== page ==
Kyle Larson rolls to win at Homestead-Miami Speedway

Kyle Larson avoided a late incident on pit road and sped away on the final restart in a dominant victory Sunday in the Dixie Vodka 400 at Homestead-Miami Speedway in Homestead, Florida.

After Tyler Reddick’s wreck with 23 laps to go brought out the fifth caution, race leader Martin Truex Jr. was spun on pit road by second-place Larson. Truex’s No. 19 Toyota came to rest backwards in his stall, and the Joe Gibbs Racing driver restarted 19th.

“I was right behind him,” said Larson, who led 199 of the 267 laps and won for the third time. “He took a hard left and was hard on the brakes at the same time. I ran into the back of him. My team said he was late turning into his stall.”

Winless on the season, Truex brought his Camry home in sixth.

“It’s hard to see through the windshields with the sun like that and the stuff covering it,” Truex said. “I did see my box late, for sure, so it’s partly on me. But I didn’t expect to get turned around.”

Rounding out the top five were title contender Ross Chastain, AJ Allmendinger, Austin Dillon and Brad Keselowski.

In the playoff standings, Joey Logano leads with a win, followed by Chastain (+19 points), Chase Elliott (+11 points) and William Byron (+5).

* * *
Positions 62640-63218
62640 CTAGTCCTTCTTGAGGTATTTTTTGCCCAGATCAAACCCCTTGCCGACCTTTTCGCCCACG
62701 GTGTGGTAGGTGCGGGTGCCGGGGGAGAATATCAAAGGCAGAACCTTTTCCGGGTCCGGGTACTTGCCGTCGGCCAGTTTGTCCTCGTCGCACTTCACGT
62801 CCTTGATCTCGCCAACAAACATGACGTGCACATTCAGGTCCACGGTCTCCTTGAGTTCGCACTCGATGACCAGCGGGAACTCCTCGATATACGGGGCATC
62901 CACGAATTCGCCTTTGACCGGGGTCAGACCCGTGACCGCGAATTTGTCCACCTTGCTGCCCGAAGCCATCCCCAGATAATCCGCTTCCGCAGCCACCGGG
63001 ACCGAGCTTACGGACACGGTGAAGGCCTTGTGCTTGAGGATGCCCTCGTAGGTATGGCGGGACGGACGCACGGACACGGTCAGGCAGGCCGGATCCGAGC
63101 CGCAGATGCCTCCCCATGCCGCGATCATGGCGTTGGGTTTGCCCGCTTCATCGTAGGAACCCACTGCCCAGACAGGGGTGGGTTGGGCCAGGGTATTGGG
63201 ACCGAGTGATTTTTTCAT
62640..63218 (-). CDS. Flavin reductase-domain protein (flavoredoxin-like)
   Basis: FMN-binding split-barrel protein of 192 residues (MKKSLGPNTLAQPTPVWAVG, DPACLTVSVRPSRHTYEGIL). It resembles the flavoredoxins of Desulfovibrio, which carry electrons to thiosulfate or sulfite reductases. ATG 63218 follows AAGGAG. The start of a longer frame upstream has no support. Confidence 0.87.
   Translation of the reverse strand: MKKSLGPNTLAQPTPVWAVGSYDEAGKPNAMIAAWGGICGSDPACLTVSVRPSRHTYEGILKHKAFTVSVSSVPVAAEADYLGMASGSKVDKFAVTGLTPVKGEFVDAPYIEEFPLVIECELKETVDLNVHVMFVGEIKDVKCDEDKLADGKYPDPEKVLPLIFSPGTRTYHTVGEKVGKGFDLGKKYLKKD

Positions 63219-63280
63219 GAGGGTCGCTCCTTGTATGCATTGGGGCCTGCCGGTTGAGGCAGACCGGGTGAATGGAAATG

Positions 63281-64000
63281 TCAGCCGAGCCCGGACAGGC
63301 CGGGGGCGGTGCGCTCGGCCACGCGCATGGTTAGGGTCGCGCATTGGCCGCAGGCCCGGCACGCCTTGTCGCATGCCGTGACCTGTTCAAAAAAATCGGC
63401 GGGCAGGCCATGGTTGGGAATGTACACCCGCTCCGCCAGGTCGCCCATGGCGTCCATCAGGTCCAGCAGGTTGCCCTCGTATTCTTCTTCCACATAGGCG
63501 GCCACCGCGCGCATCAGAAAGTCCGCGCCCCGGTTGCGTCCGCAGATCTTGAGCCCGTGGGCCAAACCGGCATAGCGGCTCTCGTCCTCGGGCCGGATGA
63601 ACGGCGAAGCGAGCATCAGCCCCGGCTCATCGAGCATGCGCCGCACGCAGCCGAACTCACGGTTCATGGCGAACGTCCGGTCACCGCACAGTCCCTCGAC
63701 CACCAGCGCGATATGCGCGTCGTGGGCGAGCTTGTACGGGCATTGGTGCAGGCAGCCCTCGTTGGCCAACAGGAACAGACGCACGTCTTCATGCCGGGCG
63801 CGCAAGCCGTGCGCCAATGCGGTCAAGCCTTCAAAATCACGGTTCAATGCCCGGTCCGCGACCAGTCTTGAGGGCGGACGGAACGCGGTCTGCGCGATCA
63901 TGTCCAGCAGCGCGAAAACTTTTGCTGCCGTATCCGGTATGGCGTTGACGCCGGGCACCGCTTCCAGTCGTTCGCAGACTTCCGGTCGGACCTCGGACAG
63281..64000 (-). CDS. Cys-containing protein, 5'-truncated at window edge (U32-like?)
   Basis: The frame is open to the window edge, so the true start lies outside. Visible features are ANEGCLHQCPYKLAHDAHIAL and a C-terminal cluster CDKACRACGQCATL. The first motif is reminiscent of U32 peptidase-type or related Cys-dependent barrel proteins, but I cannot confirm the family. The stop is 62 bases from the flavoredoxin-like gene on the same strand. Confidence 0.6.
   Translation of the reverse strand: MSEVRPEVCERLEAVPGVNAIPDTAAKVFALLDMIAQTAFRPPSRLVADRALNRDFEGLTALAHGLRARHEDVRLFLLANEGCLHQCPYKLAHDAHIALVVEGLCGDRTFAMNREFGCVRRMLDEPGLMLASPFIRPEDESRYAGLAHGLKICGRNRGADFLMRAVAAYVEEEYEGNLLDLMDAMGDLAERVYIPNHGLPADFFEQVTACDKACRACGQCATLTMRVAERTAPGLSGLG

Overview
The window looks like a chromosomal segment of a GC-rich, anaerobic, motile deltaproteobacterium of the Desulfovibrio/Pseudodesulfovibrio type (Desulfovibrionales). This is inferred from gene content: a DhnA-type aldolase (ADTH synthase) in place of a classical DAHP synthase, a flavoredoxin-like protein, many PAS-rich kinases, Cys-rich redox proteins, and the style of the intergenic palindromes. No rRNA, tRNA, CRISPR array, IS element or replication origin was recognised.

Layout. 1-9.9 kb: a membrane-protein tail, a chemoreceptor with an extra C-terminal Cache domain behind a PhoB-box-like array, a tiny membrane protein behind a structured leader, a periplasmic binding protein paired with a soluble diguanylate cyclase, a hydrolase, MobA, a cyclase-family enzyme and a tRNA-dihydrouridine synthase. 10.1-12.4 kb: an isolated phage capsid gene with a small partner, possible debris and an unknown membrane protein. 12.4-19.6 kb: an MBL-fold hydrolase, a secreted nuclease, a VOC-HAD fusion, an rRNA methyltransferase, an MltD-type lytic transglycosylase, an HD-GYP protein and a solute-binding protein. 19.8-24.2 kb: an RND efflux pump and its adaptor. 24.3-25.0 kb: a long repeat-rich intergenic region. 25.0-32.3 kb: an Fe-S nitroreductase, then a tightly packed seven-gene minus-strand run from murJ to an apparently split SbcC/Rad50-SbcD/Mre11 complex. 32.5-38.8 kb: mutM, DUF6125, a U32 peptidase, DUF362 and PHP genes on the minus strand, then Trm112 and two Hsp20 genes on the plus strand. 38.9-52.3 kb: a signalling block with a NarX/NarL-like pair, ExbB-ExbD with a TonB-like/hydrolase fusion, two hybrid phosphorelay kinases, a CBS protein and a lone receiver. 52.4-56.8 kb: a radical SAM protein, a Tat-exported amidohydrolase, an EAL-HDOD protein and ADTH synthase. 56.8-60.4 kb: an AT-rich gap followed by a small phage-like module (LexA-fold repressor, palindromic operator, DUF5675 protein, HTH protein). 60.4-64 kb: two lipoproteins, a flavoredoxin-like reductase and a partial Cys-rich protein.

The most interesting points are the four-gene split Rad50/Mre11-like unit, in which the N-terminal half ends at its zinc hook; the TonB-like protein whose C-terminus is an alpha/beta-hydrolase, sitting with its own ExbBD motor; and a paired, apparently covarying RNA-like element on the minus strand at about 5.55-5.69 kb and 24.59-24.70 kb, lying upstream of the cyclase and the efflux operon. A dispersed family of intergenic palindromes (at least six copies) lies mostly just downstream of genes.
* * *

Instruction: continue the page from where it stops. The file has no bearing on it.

The four drivers below the cut line going to the final Round of 8 race at Martinsville Speedway’s short track are Denny Hamlin (-5), Ryan Blaney (-18), Christopher Bell (-33) and Chase Briscoe (-44).

Eliminated from repeating as the Cup champion at the Charlotte Roval two weeks ago, Larson dug in and beat Byron to the stripe by eight seconds for the Stage 1 win. Byron, Elliott, Blaney and Logano were the only contenders to get bonus stage points.

In the second stage, Larson received little threat from any car, pulling away to another sizable margin. However, with five laps left in the segment, Briscoe banged the Turn 2 wall hard and created a huge issue for himself on his No. 14 Ford.

For the eighth time in his career, Larson swept the first two stages by taking the checkers under caution, but Briscoe went to the garage and retired from the race.

“Just cruising and trying to get to the caution there in a couple of laps. I went into (Turn 1) and it was like I hit ice,” said Briscoe of the Lap 161 incident. “I think that’s the first time I’ve ever just crashed by myself. Embarrassing on that side, and of all the time for it to happen, that’s not when we needed it to happen.”

The Stewart-Haas Racing driver finished in 36th and finds himself in a must-win situation at Martinsville.